On the dialectic of climate change and capitalism

In the name of avoiding all the sentimental trash over children and animals and future generations and so on, I tend towards an eco-socialist position, but with the following qualifications:

a) Capitalism and the natural environment are inextricably linked with one another. This means that the simplistic point that the economy relies on nature needs to be dumped (in the recycling bin). Instead, in the same way that capitalism relies on the transformation of nature for its own continuance, so also does nature as we now know it rely on the perpetual transformation of capitalism.

b) This means that the end of capitalism will have significant environmental effects, especially in terms of agriculture but also for those zones ‘protected’ from intervention. Remove one partner from a symbiotic relationship and the other suffers.

c) However, the ‘end’ of nature will also have a deep impact on capitalism. This is where we face a second tension within the workings of capitalism (the first being the conflict between the forces and relations of production): unlimited capital on a limited planet:

i. capitalism requires ‘growth’ by definition. Note the effects of the recent economic ‘crisis’, in which most world economies went backwards – unemployment, loss of revenue, social stress etc. Only Australia avoided a recession. How? By selling environmentally destructive products to the Asian region, products that are deeply ‘natural’ such as coal (a further contradiction).

ii. However, it is impossible to grow indefinitely when you have ultimately limited resources.

iii. So at some point this contradiction, which has sustained capitalism for a few centuries now, must lead to its undoing.

d) All of which means that ‘green’ capitalism (apart from the green of money) is an oxymoron.

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2 thoughts on “On the dialectic of climate change and capitalism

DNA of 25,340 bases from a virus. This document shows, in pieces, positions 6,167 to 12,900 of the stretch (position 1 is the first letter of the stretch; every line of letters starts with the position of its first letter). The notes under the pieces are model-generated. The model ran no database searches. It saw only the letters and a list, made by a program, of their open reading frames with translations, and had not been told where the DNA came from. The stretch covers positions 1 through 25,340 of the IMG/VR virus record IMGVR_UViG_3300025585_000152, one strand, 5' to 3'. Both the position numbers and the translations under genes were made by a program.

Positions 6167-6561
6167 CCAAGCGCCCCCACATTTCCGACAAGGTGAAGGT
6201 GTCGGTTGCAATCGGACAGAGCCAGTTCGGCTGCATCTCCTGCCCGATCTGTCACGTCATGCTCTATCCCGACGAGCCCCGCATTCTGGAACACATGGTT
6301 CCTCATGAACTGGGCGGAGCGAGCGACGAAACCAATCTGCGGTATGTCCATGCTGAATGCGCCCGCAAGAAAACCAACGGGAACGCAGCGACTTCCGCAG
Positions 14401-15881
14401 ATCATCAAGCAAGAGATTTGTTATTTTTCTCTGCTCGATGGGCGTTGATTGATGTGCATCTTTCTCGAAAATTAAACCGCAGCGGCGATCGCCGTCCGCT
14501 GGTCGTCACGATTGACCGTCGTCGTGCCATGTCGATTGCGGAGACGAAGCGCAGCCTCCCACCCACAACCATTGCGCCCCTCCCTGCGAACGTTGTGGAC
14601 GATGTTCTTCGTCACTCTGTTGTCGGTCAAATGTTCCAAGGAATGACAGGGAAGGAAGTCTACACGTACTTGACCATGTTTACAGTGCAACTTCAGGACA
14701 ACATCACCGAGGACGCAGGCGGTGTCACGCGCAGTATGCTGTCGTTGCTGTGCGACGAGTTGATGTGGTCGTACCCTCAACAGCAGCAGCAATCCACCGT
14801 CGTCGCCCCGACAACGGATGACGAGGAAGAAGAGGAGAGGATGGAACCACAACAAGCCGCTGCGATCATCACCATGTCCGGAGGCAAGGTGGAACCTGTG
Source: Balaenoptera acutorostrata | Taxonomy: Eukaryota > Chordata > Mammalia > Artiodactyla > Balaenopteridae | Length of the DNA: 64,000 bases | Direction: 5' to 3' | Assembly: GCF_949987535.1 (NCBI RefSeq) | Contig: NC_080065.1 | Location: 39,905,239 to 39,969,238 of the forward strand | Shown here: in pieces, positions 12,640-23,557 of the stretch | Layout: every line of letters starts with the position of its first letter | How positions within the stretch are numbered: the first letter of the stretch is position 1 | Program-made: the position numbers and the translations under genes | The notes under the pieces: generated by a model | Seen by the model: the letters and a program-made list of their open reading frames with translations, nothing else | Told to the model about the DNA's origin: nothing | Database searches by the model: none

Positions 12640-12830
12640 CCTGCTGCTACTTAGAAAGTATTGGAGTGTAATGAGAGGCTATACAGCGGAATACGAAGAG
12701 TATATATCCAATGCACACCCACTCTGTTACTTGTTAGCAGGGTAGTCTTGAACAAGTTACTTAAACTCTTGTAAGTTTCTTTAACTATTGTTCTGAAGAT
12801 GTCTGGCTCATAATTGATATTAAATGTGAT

1. random and loose responses:
    on a): yes absolutely! if we mean technological/human impact on nature, we call nature the extension on a continuum of our presence. It works the other way around: we call human the extension of nature in us… plus a twist, perhaps.
    Capitalism, as the form/expression of our habitat is resilient to crisis and finds old and new forms and object of exploitation to re-launch itself, but true, if it cannot grow it will go in a dangerous zone of defensive resentment, looking for obscure allies in search of rhetorical ‘scapegoatings’ … which means usually some form of fascistic waging of war, against some target identified as suitable object of hatred and endowed with useful goods to be appropriated… we are sadly familiar with all that. again only some internationalist, emancipatory movement will be able, maybe to give sense to that conjuncture scenario, and will have to get involved directly, to oppose and divert it.

    on d): I agree?, I am thinking about the Transitional Movement backed up by Mlliband, with its policy of ‘reduction of carbon’ and ‘resilience’ in luddite style, permacultue etc., true they advocate in principle a no-growth economy, but I am not sure that it translates into a post-capitalist procedure, even less into an anti-capitalist. I think eco-policies are perfectly suitable to be manipulated into the next ideological card played by capitalism-cum-democracy: governments have almost exhausted the ‘war-on-terror’ one (unless a suitable attack would refresh it), and ‘Consumerism’ seems to be wobbling and faltering… of course it can keep the three up in the air, juggled well, to keep the minds from waking up to simply claim back what has been ferociously robbed since the early primitive appropriations until the whole bounty of the last twenty years.
    … there are other oxymoron:
    ‘capitalism with a human face’,
    and ‘de-regulated capitalism’ with ‘no-state interference’ in the ‘free flow’ of the ‘free market’…

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